The Wolff Sisters “Queendom of Nothing” (Independent, 2019)

From listening to ‘Queendom of Nothing’, the third full-length album from Boston’s The Wolff Sisters, you get the impression that they’re a restless bunch. On the opening song, the moody and twangy country-rock of ‘Drive’, they’re asking to be taken down to the river and then driven through the mountains, while on the poppy ‘Come Back To Me’ they’re ‘on a sailboat ride under the indigo sky’.

Their wanderlust doesn’t let up – on the guitar chug of ‘Burn Out’ they’re going to ‘drive all night in the Mississippi moon’, and the title of the Southern-fried, bluesy ‘Train In The Valley’ speaks for itself, as does the final track, On A Road.

Sadly, the journey that this record takes the listener on is often an arduous one, with nothing much to take in on the way. Things get off to a good start with ‘Drive’ – the strongest song here, but, over the course of the whole album, The Wolff Sisters  – Rebecca (acoustic guitar), Kat (keys) and Rachael (electric guitar) fail to shift out of second gear.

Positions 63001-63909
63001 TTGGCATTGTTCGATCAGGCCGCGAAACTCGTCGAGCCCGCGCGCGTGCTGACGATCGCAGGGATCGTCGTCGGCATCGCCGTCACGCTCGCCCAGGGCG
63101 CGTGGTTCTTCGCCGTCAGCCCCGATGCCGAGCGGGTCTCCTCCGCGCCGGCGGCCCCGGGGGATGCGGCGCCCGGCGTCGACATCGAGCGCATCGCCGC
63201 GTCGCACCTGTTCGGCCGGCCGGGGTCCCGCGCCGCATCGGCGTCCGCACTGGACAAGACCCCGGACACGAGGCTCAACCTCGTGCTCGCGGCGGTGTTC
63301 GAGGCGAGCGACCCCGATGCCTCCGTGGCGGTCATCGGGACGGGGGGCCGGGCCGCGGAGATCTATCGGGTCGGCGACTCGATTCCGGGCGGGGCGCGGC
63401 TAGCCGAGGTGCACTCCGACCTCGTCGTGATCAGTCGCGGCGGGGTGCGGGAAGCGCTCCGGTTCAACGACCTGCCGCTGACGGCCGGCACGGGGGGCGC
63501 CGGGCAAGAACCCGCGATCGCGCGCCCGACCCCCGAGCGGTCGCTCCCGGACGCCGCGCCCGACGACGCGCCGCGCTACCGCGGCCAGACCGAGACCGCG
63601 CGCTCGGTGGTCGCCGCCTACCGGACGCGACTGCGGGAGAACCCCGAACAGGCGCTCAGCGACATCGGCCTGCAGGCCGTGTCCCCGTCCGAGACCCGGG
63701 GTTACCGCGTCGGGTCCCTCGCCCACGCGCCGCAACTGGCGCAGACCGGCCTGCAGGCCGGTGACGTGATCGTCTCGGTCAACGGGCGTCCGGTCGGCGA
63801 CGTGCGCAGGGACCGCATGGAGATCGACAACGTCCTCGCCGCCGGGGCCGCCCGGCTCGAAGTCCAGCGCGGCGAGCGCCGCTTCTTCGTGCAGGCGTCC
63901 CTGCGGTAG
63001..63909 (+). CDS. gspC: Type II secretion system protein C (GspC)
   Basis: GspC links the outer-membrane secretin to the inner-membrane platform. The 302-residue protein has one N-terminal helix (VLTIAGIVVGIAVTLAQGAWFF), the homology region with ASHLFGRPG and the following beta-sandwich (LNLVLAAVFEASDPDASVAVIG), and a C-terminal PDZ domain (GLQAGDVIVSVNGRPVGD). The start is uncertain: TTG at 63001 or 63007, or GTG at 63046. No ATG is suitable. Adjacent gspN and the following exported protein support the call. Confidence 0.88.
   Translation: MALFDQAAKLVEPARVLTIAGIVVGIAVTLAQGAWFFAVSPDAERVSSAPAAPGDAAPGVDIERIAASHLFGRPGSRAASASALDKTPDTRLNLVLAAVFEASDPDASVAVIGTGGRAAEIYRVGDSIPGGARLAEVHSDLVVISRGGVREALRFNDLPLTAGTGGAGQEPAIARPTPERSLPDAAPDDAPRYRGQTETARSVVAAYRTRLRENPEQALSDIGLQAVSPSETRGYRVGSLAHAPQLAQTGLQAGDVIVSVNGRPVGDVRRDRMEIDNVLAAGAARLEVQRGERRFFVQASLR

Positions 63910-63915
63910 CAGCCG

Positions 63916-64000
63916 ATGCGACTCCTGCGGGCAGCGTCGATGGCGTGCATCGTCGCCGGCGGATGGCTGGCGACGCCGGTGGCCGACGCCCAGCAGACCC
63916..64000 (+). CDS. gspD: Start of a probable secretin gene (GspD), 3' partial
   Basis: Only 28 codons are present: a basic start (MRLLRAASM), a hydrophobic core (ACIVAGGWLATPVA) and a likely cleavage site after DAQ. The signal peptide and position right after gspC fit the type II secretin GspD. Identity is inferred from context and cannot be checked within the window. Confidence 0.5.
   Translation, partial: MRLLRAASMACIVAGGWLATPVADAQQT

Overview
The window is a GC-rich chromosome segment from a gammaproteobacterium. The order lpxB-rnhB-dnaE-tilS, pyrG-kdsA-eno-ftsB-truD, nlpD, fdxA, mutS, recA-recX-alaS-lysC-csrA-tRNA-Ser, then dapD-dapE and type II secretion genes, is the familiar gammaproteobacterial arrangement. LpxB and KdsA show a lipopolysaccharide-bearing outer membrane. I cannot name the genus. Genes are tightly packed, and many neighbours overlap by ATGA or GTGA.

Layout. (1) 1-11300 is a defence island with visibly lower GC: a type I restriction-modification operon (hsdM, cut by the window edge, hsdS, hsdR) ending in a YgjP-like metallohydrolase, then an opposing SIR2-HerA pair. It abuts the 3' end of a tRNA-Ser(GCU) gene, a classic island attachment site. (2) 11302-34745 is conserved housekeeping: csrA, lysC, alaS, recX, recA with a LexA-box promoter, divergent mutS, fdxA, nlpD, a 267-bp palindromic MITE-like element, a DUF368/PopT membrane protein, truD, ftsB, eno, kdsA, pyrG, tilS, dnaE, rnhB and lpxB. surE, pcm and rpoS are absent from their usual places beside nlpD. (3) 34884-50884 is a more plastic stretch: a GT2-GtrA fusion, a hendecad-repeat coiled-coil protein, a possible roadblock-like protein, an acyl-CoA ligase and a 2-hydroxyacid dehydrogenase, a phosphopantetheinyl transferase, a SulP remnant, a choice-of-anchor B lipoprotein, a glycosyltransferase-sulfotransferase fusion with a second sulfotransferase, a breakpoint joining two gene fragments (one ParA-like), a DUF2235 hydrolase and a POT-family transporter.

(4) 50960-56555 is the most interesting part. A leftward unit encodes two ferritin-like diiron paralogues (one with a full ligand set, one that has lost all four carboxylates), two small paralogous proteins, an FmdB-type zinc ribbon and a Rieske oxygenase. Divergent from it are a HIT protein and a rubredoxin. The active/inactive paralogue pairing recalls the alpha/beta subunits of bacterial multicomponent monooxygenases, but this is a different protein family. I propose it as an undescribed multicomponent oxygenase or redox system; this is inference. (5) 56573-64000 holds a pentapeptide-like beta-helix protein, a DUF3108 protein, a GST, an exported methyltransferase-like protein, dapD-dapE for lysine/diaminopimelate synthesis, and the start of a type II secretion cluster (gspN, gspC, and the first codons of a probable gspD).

The songs are pleasant – high on harmonies, melodic, well-arranged and easy on the ear – and there’s some great musicianship, like the groovy organ solo on ‘Sparrow’, the haunting piano on the atmospheric ballad ‘Took Me Down’ and the desert-rock lead guitar on ‘Lie Lie Lie’, but the child-like lead vocals soon become tiresome, there’s a lack of variety and depth, and with the recurring references to travel and landscapes – mountains crop up a lot – you can’t help but feel that you’re going round in circles.

‘Queendom of Nothing’ is a nice place to visit, but you wouldn’t want to stay there.

Harmonic country rock, pop and Americana from New England – pleasant, but forgettable
5/10

Author: Sean Hannam

Freelance journalist, editor and presenter. Digs retro specs,The Smiths,Dylan,Cash,Richard Hawley, Scott Walker, Lee Hazlewood, country / Americana and '50s/'60s pop.

Leave a comment..

This site uses Akismet to reduce spam. Learn how your comment data is processed.